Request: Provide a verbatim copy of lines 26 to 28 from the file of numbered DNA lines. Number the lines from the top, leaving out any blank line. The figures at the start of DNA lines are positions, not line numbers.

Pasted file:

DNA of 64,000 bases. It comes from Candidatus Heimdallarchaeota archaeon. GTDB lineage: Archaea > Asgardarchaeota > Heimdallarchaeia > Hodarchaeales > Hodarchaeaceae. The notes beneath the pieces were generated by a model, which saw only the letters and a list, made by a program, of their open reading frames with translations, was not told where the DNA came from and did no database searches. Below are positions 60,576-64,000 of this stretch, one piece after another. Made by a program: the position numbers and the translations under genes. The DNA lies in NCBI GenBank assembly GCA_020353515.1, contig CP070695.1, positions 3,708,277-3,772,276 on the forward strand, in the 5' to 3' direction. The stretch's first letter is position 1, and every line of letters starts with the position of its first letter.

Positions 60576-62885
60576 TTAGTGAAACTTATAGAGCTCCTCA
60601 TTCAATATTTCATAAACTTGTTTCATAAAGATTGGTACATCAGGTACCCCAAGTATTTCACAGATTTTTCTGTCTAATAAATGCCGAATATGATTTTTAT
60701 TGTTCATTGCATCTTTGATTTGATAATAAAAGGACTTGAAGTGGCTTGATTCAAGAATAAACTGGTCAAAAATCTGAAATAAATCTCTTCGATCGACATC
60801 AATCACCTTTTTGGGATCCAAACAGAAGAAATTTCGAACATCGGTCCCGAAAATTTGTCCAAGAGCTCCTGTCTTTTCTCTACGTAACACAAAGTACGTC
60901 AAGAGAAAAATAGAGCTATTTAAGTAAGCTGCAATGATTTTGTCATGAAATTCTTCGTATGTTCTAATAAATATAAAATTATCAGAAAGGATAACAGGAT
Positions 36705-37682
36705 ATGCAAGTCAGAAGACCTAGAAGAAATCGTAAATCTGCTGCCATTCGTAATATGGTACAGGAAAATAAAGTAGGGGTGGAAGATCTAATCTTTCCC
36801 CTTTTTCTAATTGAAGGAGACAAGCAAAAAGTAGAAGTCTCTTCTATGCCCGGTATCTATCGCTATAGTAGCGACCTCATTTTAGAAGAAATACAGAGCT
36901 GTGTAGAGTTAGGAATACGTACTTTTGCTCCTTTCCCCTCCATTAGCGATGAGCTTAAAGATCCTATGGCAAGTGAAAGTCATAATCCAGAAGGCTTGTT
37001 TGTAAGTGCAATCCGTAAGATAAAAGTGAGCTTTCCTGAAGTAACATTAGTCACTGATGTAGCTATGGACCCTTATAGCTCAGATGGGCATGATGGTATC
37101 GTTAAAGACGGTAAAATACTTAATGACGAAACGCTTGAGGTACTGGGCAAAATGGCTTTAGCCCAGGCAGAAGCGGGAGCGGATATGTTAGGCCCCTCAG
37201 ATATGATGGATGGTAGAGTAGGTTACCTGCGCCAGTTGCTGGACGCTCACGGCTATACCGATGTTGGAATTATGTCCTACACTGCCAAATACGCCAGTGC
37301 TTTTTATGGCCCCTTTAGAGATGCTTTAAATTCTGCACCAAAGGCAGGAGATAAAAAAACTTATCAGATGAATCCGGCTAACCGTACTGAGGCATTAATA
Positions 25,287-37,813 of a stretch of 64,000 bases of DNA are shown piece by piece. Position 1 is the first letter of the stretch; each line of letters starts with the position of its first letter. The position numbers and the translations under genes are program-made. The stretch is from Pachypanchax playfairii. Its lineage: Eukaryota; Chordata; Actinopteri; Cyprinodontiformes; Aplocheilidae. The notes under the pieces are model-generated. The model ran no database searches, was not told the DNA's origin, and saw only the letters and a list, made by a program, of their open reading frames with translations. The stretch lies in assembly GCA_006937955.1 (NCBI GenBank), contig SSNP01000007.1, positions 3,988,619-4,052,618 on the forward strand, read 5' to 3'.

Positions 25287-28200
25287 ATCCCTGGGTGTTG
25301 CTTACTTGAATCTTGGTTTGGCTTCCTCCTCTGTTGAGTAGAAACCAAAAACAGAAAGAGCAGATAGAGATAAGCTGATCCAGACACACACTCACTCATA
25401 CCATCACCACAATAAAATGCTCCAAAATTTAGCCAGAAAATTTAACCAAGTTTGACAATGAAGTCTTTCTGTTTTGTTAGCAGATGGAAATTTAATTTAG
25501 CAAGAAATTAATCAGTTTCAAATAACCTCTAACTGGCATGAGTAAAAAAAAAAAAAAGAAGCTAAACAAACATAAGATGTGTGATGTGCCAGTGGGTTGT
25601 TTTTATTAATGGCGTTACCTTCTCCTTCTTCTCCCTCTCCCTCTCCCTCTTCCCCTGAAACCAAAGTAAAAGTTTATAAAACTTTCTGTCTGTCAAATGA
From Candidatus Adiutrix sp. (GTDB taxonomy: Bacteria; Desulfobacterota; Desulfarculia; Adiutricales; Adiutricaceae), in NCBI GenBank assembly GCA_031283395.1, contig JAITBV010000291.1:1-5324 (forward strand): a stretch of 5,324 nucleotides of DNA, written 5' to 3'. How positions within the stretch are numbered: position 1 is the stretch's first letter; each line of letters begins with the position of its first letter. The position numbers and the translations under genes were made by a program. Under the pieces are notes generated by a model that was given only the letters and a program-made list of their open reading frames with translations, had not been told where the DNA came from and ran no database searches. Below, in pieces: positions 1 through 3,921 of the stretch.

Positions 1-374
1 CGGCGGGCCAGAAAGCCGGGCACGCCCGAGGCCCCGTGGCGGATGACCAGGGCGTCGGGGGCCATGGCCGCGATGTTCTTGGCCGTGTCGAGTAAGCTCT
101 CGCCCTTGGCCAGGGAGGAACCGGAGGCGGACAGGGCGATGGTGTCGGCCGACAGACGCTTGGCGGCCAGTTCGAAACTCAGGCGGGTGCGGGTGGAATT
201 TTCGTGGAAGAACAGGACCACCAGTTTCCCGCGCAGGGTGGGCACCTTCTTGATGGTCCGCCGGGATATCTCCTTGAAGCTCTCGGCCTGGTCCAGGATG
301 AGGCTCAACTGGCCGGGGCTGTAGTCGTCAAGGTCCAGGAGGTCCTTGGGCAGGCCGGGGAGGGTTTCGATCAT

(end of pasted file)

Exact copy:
101 CGCCCTTGGCCAGGGAGGAACCGGAGGCGGACAGGGCGATGGTGTCGGCCGACAGACGCTTGGCGGCCAGTTCGAAACTCAGGCGGGTGCGGGTGGAATT
201 TTCGTGGAAGAACAGGACCACCAGTTTCCCGCGCAGGGTGGGCACCTTCTTGATGGTCCGCCGGGATATCTCCTTGAAGCTCTCGGCCTGGTCCAGGATG
301 AGGCTCAACTGGCCGGGGCTGTAGTCGTCAAGGTCCAGGAGGTCCTTGGGCAGGCCGGGGAGGGTTTCGATCAT